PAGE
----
Wanhua Chemical, a $10 billion chemical company controlled by the Chinese government, now has an avenue to influence American elections. On Monday, Wanhua joined the American Chemistry Council, a lobby organization for chemical manufacturers that is unusually aggressive in intervening in U.S. politics. The ACC is a prominent recipient of so-called dark money - that is, unlimited amounts of cash from corporations or individuals the origins of which are only disclosed to the IRS, not the public. During the 2012, 2014, and 2016 election cycles, the ACC took this dark money and spent over $40 million of it on contributions to super PACs, lobbying, and direct expenditures. (Additional money flowed directly to candidates via the ACC's political action committee.)
Playboy magazine, now a relic in the legacy of its founder, Hugh Hefner, was not so long ago the sex educator of the young men of America. So pervasive was its influence that someone joked that "a generation of men, having learned about the female body from Playboy's famous centerfolds, are astonished on their wedding nights to discover that their wives don't come with staples in their navels."
Observers are buzzing about a series of events in the last 60 days in the case of Michael Flynn, the Trump national security adviser who on Dec. 1 pleaded guilty to one count of lying to the FBI in the Trump-Russia investigation. The new developments might add up to very little or they might be significant. In any event, they are raising eyebrows.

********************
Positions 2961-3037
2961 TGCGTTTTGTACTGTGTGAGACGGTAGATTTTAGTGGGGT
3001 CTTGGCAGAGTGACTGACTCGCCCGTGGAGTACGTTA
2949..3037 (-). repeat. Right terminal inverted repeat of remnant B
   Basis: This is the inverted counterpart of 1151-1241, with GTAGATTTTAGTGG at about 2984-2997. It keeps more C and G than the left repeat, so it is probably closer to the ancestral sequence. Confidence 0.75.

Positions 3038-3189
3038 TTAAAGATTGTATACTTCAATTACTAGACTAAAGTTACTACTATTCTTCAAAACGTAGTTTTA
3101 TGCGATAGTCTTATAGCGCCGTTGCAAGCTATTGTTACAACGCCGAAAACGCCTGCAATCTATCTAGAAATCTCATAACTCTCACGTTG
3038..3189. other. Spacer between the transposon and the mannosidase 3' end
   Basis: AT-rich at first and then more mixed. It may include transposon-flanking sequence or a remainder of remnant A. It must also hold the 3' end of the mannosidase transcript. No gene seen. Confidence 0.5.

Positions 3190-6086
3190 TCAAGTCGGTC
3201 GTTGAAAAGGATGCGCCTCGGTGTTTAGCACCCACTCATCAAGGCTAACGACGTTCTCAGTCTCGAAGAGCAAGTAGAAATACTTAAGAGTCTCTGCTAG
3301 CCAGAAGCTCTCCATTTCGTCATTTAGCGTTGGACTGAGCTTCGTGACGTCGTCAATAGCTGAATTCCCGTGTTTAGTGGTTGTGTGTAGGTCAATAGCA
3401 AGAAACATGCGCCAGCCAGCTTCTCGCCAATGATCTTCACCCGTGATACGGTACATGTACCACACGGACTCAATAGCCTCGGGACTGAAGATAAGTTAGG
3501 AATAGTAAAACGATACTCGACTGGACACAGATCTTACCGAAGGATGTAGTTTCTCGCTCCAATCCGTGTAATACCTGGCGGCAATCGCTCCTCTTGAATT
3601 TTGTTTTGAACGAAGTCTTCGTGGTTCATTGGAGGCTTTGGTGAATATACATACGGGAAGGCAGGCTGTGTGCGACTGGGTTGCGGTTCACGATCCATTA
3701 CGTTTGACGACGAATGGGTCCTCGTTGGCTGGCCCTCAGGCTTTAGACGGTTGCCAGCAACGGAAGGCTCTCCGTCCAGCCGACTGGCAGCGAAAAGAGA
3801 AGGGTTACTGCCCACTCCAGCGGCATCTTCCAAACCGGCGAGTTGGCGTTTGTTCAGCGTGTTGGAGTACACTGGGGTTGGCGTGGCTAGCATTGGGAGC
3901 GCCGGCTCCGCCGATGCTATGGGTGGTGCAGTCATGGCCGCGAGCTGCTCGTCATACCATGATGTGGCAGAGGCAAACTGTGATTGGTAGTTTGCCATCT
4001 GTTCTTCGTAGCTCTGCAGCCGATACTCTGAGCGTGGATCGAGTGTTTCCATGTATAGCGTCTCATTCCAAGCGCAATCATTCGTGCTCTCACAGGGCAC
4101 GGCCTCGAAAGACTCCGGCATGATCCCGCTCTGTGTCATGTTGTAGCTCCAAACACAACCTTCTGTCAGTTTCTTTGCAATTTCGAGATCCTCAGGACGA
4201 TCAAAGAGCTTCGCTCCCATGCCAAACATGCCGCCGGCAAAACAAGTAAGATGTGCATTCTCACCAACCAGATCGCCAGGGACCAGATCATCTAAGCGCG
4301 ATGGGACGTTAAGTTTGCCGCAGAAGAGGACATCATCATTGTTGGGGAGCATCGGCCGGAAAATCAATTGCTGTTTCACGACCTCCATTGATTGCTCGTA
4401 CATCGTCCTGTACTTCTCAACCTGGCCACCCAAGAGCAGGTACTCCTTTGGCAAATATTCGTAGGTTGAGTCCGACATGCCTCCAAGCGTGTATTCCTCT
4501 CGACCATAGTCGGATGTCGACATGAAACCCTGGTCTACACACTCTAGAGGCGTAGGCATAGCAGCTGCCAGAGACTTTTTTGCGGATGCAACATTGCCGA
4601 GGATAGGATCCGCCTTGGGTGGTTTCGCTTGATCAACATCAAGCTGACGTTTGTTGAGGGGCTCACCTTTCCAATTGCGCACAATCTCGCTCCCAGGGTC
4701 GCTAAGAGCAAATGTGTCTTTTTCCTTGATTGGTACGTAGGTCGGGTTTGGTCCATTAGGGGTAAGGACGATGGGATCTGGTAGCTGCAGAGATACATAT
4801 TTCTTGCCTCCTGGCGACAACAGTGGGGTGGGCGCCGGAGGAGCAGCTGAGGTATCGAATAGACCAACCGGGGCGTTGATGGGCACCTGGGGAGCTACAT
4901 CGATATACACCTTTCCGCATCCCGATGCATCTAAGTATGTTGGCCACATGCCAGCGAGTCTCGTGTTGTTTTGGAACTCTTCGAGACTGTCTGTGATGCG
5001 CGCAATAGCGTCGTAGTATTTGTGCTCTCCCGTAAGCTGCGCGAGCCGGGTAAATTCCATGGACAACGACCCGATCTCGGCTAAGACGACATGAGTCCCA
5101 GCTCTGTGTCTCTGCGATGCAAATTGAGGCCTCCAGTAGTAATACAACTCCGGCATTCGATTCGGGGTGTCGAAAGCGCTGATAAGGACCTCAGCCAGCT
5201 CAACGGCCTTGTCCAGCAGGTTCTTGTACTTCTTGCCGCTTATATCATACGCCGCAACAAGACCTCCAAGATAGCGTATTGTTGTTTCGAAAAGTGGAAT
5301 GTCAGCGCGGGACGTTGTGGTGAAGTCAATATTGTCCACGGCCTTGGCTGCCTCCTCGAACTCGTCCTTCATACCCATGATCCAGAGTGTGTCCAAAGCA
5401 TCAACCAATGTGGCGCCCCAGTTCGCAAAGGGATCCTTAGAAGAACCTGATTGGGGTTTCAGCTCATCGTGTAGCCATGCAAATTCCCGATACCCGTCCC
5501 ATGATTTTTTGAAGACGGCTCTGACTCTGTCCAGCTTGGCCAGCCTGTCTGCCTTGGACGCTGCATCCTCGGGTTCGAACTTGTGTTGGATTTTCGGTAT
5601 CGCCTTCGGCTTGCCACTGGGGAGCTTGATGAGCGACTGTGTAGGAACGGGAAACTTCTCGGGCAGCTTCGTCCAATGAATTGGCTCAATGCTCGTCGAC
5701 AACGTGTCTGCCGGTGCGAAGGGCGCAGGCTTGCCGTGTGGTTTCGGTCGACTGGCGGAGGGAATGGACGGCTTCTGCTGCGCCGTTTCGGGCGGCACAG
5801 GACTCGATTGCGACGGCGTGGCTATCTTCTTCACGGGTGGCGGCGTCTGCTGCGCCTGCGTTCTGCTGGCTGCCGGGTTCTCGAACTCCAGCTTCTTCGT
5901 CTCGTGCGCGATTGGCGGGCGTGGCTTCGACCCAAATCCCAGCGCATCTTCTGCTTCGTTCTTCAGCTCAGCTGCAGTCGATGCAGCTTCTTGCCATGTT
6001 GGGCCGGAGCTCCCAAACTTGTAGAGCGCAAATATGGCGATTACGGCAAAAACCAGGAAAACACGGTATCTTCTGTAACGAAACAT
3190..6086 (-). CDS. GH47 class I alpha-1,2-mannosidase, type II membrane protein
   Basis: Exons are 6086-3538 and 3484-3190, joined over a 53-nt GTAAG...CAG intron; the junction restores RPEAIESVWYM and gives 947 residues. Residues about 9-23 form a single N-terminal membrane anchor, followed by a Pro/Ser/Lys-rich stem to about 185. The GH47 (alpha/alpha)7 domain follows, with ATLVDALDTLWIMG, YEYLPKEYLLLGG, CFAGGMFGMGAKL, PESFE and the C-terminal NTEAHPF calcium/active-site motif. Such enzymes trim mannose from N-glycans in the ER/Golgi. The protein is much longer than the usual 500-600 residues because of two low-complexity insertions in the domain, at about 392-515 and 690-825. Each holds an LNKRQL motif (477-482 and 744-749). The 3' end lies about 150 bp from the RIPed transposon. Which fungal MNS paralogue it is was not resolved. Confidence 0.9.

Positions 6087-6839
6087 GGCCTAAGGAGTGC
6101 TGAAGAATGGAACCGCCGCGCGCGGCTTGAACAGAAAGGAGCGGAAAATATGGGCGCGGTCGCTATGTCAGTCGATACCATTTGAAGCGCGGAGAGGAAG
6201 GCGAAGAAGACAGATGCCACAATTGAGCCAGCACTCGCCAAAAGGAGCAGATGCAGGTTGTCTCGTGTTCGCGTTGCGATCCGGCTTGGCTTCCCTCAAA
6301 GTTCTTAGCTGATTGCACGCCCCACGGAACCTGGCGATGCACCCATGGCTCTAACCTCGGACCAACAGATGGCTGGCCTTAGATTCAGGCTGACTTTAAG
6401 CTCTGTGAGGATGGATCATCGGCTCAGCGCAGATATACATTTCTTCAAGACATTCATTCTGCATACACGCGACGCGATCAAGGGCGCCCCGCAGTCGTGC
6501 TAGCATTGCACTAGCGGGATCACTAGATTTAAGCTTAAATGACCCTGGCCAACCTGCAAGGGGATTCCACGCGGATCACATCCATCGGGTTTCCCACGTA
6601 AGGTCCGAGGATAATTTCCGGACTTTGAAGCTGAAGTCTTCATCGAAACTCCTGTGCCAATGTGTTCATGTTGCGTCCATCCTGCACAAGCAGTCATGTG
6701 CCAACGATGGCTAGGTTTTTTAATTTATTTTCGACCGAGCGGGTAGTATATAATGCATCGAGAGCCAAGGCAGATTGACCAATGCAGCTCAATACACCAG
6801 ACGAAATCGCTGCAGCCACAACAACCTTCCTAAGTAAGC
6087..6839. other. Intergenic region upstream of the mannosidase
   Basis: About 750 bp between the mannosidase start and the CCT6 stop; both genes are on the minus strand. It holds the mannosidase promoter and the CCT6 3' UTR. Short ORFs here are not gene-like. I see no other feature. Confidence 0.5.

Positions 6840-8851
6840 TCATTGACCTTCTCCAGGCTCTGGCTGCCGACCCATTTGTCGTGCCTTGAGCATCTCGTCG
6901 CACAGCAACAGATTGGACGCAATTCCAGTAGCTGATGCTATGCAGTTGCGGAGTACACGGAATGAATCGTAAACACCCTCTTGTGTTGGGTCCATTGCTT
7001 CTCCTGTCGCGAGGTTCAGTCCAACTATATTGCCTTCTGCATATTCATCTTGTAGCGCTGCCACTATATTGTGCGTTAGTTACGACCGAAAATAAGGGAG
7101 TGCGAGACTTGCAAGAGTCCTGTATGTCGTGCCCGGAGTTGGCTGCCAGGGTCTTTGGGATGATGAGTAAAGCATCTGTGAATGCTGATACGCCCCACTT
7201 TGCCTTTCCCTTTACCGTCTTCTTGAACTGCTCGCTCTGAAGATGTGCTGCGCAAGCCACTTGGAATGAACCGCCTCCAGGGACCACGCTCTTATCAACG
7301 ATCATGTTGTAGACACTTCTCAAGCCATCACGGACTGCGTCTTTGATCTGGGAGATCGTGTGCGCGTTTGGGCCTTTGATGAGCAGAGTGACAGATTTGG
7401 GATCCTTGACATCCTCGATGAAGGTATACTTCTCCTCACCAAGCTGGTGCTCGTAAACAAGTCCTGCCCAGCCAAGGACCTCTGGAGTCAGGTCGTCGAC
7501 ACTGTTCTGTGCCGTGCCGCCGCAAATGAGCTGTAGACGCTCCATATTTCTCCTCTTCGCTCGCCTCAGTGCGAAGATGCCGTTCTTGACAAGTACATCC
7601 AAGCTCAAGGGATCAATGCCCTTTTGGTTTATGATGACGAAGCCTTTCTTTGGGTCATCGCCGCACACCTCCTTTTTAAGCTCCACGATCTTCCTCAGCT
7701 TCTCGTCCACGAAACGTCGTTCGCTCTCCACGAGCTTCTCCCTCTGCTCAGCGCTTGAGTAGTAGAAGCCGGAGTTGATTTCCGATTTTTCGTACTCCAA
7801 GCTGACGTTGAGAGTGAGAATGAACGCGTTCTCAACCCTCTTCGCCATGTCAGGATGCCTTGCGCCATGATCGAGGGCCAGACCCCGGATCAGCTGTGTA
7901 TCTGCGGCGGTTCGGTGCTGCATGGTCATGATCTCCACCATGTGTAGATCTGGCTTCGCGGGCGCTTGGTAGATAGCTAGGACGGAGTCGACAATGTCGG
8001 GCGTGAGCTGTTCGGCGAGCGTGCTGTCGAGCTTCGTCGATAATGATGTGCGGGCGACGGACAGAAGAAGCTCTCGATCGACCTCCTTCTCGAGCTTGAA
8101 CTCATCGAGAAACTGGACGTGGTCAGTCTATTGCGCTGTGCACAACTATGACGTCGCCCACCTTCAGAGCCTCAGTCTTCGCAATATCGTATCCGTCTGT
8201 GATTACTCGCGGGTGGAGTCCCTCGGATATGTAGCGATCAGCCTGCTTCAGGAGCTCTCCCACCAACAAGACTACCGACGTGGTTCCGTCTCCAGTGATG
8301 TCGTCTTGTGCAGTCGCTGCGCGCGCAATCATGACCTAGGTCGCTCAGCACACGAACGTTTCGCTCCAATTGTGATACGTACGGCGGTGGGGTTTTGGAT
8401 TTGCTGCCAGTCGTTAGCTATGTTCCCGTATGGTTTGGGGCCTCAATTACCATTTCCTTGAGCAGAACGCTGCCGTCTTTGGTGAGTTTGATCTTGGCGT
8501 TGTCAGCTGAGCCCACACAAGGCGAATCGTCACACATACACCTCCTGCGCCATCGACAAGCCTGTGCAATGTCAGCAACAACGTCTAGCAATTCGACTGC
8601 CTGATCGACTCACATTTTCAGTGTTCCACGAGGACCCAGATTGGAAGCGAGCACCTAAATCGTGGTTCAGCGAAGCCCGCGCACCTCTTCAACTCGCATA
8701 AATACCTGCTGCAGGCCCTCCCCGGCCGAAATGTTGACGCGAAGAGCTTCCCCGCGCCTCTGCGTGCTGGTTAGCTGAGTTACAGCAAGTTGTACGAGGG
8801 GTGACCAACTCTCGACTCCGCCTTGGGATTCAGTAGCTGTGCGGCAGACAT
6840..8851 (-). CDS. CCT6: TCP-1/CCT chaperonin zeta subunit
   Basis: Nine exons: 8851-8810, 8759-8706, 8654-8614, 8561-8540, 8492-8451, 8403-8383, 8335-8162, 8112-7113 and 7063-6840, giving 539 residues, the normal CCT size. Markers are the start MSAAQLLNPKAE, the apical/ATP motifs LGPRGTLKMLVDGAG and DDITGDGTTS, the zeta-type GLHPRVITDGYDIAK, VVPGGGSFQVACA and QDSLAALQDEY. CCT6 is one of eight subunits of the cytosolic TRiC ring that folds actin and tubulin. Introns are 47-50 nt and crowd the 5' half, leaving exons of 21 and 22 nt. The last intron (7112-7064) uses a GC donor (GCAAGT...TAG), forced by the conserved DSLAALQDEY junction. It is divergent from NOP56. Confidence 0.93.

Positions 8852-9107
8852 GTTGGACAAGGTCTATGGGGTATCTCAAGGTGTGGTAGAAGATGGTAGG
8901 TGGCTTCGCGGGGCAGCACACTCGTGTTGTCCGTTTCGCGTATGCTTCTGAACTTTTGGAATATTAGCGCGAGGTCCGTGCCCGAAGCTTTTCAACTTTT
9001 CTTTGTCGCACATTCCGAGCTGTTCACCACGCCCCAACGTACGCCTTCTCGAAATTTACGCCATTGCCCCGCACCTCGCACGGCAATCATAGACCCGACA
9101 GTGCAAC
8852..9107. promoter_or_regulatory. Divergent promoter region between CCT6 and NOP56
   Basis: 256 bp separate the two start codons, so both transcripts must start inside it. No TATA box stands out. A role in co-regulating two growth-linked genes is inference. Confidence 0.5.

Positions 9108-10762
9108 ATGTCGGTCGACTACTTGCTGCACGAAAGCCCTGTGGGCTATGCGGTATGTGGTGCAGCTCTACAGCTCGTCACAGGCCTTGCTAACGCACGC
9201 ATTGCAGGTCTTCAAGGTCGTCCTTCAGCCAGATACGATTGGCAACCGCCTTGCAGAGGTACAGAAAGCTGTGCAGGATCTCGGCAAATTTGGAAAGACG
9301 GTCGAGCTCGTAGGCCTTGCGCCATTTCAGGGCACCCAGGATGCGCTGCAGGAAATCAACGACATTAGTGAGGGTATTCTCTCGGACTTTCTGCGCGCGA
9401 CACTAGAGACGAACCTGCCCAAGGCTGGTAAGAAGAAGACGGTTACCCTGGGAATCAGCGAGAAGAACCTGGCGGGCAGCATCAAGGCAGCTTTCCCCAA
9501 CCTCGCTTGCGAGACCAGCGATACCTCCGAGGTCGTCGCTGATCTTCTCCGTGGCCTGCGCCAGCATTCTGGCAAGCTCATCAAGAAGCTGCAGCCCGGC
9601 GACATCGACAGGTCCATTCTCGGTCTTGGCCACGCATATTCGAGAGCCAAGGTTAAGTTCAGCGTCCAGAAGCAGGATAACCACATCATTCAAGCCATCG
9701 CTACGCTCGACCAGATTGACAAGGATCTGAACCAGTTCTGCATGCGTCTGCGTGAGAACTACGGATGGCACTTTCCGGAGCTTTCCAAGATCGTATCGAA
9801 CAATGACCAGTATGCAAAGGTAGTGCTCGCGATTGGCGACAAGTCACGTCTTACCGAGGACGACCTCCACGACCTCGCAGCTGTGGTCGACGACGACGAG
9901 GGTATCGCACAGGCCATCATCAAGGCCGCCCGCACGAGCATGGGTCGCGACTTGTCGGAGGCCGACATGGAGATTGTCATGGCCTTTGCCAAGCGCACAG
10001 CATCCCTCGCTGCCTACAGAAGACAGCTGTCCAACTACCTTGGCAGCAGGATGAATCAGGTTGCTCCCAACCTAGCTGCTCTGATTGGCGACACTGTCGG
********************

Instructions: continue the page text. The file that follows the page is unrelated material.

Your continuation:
The resignation of White House staff secretary Rob Porter is a big scandal because Democrats and their news media are pumping it up to distract the public from the truly enormous scandal of the Obama administration's apparent illegal spying on the Trump campaign and its apparent scuttling of the Hillary Clinton email investigation. There is some reason to expect that this strategy - like many another Democrat attack on Trump - is going to blow up in the attackers' faces.
'America first does not mean America alone," President Trump declared last month at the World Economic Forum in Davos, Switzerland. This sudden burst of pragmatism from an avowed nationalist showed what a difference a year can make.
Over the last year, the most common rebuttal to my intermittent coverage of campus culture has been: Why does it matter? These are students, after all. They'll grow up once they leave their cloistered, neo-Marxist safe spaces.
Timing is everything, especially in investigations. Fox News' Jake Gibson reported overnight that newly released texts between FBI agents Peter Strzok and Lisa Page indicated that then-President Barack Obama wanted to be informed about all of the activity in their investigation. But which investigation, and when, matters: